Ciaran Maxwell: The Marine who turned to terror
A Royal Marine Commando from Northern Ireland has pleaded guilty to preparing acts of terrorism linked to dissident republicanism. Ciaran Maxwell's case raises alarming questions of how he was able to penetrate the ranks of an elite British military unit and smuggle out arms.
In the early hours of a morning back in June 2002, Maxwell, then 16, was walking from his home in Larne towards the Seacourt estate, which sits on a hill overlooking the port. What happened next left the Catholic teenager "angry and traumatised", according to someone in the nationalist community who knew him.
Maxwell was struck by a bottle, fell to the ground and was set upon and beaten unconscious by a gang of loyalists armed with golf clubs and iron bars.
The unprovoked attack featured in the republican newspaper An Phoblacht, which claimed that an Army patrol arrived at the scene but did not intervene.
That cannot be substantiated, though amid escalating tension in the town, soldiers were back on the streets to support the police who dealt with nearly 300 sectarian incidents between April 2001 and March 2004.
A security source we spoke to recalled shootings, houses being burnt out and regular beatings.
This was the environment in which Maxwell - described as a "quiet republican" - became an adult.
Several residents in his home town said the mental scars of his beating never fully healed, leaving a vulnerability that others would later exploit.
The failure of police to prosecute anyone for the assault may also have caused him bitterness.
Eight years later the adventure-loving, physically fit Maxwell began the gruelling 32-week training to become a Royal Marine, writing online: "Pain is temporary, the Green Beret is forever."
In May 2011 his mother expressed her pride ahead of attending his passing out parade in England.
But all was not as it seemed. One of the men who completed training with Maxwell, and does not want to be identified, told the BBC: "He was a strange character, very reserved, didn't join in with the banter."
He described him as "shifty" and unwilling to form close relationships with others in the unit.
Before he had even completed his training, court papers show that Maxwell began "assisting another to commit an act of terrorism" although it is not clear which individual or group he was working with.
He was not the only young man from Larne being drawn into the orbit of dissident republicanism.
A friend from the Seacourt estate was jailed in 2014 after pleading guilty to possession of explosives with intent to endanger life. Niall Lehd had buried chemicals, a pipe bomb and a deactivated submachine gun in blue barrels in a field.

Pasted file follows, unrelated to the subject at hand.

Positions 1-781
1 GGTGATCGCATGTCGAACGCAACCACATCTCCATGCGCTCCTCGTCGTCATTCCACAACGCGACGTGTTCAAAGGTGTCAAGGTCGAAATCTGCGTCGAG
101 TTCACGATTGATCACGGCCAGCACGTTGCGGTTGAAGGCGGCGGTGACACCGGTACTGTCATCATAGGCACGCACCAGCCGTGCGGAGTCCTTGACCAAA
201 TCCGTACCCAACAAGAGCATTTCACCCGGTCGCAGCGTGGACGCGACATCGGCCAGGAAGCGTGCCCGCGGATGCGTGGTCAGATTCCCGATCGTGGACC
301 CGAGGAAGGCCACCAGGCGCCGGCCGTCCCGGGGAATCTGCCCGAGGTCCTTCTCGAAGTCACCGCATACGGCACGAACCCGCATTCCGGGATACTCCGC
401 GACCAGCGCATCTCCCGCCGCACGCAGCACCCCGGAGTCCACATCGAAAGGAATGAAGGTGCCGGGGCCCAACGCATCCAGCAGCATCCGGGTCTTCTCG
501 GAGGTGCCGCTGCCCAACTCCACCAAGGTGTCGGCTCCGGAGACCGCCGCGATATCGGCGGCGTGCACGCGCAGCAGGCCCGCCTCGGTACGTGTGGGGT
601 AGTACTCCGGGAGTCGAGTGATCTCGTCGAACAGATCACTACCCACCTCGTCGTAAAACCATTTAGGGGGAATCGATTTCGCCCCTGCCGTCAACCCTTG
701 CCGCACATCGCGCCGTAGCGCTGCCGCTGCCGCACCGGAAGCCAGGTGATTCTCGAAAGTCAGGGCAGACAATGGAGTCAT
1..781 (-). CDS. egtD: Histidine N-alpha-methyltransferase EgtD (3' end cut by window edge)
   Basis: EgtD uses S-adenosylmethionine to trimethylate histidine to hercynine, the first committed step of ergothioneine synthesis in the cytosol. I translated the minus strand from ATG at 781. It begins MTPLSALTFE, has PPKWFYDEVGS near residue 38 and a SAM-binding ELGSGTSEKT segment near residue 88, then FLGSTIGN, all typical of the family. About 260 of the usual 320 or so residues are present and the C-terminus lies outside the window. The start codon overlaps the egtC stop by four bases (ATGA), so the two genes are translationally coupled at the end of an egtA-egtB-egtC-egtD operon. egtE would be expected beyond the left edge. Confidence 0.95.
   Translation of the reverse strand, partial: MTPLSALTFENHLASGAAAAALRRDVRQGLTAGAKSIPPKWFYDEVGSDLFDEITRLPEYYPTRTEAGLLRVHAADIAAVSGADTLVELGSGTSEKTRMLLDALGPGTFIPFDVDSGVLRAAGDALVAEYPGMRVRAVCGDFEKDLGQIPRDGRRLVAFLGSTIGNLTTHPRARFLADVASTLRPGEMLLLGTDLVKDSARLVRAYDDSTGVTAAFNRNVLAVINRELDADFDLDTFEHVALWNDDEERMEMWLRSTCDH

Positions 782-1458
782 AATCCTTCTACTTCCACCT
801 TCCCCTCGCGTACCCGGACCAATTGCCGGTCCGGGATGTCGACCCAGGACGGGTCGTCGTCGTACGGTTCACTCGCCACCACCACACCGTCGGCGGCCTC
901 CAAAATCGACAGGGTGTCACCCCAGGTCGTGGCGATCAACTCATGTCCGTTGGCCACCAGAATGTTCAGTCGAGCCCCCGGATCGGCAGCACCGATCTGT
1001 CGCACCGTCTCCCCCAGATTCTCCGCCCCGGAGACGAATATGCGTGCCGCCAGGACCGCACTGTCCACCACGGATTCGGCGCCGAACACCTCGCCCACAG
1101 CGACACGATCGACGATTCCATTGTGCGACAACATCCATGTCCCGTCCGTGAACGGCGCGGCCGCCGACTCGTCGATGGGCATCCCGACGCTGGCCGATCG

By 2016, despite having become a father, Maxwell had begun burying his own blue barrels full of explosive ingredients during visits to see family in Larne.
In a country park, he stockpiled chemicals which he bought online, timer units and improvised detonators. Even more alarmingly, in a remote forest he hid a handgun, ammunition, pipe bombs and Claymore anti-personnel mines he had stolen from the British military.
His behaviour was becoming increasingly reckless as he built more hides in the woods near his home in Devon where he also stashed cannabis he planned to sell in Larne.
In his work locker were bank card details stolen from fellow Marines to carry out fraud and handwritten notes on tactics used by terrorist groups.
But his plans unravelled when police uncovered the hides in Northern Ireland in one of the most significant arms finds of recent years.
Murals and flags
Detectives traced the serial numbers on the mines across the Irish Sea to 40 Commando, the Royal Marine unit based near Taunton where Ciaran Maxwell had been quietly building a career. They also found his DNA on some of the material found in the woods.
Maxwell had endured so much to get the green beret only to trade it for terrorism. Was his a long-planned infiltration or was he dragged back by others to a past he thought he had escaped?
In his hometown few are willing to talk on the record about his case. Larne is much calmer these days but the occasional street mural and flag hint at the continuing presence of loyalist paramilitary groups such as the Ulster Volunteer Force and the Ulster Defence Association.
There are concerns that dissident republicans are becoming more active in parts of Northern Ireland. Last month a police officer was shot and injured in north Belfast.
Although Maxwell had links to dissident republicans, it is not known how extensive they were. A security source told the BBC that he was "operating as a bit of a lone wolf."
Sammy Wilson, Democratic Unionist MP for East Antrim, said: "There has always been a dissident group which has been operating around Larne engaged in firebombing, that kind of activity, and it's been known that they have been trying to move into the area and recruit."
Mr Wilson is concerned that Ciaran Maxwell was able to sneak munitions out of his base and evade detection for so long.
He said: "Where it is clear that someone is vulnerable either to coercion or may well have sympathies to aid and abet terrorist groups because of their background, perhaps we should give special attention to them when they come back to their own community."
The BBC asked the Ministry of Defence about its security vetting procedures for Royal Marines but received no response.
The criminal case against Ciaran Maxwell was overwhelming, paving the way for today's guilty plea.
What is much less clear is exactly why he turned to terrorism, although his actions offer a stark reminder of the dark forces that still threaten stability in Northern Ireland.